Finally, we came to the most exciting part of the dissection, when the HVMB is ready to be stretched-out. Simple 90-degree rotation around the apex unravels the apical loop segments. Additional 180-degree rotation around the central fold unravels the basal and the apical loops of the HVMB. The HVMB of Torrent-Guasp now appears in its full extent and beauty, with pulmonary artery at one and the aorta at the opposite side.
The elegance and astounding simplicity of this dissection is reflected in the capacity to easily reverse these unraveling steps, with ready re-establishment of the well-known three-dimensional ventricular architecture that existed prior to beginning of dissection.

Segmental anatomy of the HVMB

Figure 54 emphasizes four crucial dissection phases and segmental anatomy of Torrent-Guasp's HVMB.

The HVMB is divided in two loops, each of them comprising of two segments. The central 180-degree fold of the HVMB defines two loops: the basal loop (from the root of the pulmonary artery to the beginning of the central fold - i.e. to the anterior papillary muscle) and the apical loop (from the beginning of the central fold to the root of the aorta). Each of these two loops could be further divided in two segments.
The posterior interventricular sulcus, which coincides topographically with the posterior linear border of the RV cavity, divides the basal loop into two segments: the right segment - coinciding with the RV free wall; and the left segment - coinciding with the LV free wall. It is interesting to notice here, that the right segment also defines the outer (non-septal) border of the tricuspid orifice and the left segment defines the outer (non-septal) border of the mitral orifice. These borders are common targets in AV surgical annuloplastic procedures.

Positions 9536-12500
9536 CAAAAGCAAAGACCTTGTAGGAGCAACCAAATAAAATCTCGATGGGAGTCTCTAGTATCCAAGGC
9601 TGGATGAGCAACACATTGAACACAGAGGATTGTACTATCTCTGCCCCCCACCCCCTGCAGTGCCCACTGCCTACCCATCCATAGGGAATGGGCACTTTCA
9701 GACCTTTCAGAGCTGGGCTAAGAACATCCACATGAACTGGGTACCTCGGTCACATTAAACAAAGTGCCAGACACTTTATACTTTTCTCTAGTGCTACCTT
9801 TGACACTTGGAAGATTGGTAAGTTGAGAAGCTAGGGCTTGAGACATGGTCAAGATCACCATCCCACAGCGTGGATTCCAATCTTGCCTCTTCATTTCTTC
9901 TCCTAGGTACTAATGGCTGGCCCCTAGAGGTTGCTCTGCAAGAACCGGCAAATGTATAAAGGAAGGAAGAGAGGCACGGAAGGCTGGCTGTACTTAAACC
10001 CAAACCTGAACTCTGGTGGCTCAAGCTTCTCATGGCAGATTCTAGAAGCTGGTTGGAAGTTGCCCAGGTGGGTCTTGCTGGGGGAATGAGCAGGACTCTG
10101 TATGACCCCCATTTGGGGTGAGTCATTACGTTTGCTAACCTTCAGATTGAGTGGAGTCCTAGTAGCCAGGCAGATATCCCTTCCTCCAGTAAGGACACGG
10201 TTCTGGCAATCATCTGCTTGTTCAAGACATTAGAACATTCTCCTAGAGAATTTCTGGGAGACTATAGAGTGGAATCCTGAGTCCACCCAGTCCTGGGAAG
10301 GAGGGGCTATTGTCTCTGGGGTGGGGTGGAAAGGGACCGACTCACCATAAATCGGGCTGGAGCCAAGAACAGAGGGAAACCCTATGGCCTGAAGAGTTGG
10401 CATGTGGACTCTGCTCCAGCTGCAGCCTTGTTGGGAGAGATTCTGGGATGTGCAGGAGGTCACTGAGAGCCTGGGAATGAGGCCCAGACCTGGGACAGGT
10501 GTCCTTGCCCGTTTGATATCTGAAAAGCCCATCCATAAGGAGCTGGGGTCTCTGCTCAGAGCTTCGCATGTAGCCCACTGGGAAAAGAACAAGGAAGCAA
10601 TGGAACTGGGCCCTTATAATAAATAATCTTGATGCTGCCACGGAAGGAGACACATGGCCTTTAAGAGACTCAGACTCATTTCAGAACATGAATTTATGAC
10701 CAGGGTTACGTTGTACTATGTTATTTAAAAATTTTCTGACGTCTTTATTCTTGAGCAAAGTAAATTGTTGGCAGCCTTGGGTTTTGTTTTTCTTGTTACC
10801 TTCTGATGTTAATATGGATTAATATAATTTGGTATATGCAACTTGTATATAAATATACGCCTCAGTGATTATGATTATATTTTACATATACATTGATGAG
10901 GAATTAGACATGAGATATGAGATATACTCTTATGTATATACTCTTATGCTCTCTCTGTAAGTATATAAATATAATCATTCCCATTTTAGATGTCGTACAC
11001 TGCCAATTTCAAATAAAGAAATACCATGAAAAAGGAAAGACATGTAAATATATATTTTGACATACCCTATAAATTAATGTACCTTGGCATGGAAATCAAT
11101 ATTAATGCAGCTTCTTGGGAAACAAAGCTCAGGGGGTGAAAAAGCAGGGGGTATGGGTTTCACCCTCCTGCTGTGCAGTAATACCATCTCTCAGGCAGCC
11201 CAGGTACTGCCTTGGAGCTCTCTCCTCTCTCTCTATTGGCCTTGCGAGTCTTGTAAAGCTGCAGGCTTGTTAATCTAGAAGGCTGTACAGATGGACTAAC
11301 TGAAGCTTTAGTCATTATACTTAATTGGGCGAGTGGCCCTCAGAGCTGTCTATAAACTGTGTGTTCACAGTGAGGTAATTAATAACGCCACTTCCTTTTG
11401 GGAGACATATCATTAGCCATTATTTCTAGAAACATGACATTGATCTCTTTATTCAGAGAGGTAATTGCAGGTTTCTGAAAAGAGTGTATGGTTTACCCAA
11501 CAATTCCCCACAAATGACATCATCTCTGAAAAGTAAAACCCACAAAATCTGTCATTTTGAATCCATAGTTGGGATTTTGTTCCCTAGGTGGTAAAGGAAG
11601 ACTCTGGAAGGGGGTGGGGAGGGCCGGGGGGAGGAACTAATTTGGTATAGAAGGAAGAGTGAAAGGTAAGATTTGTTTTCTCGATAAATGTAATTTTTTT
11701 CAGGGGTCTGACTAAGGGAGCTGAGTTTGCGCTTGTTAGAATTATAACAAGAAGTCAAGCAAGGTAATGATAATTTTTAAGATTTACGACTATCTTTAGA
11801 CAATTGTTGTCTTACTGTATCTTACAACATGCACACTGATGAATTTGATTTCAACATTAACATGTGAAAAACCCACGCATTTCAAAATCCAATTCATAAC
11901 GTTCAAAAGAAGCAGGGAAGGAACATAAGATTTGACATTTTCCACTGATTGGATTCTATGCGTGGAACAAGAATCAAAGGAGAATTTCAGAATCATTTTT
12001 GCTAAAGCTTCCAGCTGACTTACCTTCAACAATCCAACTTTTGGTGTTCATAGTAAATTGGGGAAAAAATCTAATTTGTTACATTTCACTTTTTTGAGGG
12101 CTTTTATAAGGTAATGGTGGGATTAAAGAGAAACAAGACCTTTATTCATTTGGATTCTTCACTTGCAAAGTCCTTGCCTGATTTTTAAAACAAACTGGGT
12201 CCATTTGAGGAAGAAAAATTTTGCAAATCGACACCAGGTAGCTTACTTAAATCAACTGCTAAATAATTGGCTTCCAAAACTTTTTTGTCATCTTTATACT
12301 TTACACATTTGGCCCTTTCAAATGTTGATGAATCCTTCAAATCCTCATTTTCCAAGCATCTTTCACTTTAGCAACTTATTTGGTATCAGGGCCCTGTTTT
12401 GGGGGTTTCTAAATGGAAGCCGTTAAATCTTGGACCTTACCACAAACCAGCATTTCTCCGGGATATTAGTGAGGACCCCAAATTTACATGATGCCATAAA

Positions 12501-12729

The apical loop could be also divided in two segments. After the 180-degree twist (at the central fold of the HVMB), fibers of the descendant segment, make a 90-degree turn around the apex, continuing the fibers of the ascendant segment. Posterior papillary muscle (belonging to the descendant segment), demarcates the border between the descendent and the ascendant segments of the HVMB apical loop.

Figure 1 Figure 2 Figure 3 Figure 4 Figure 5
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Figure 54

Copyright © 2006 Mladen J. Kocica, MD. All rights reserved.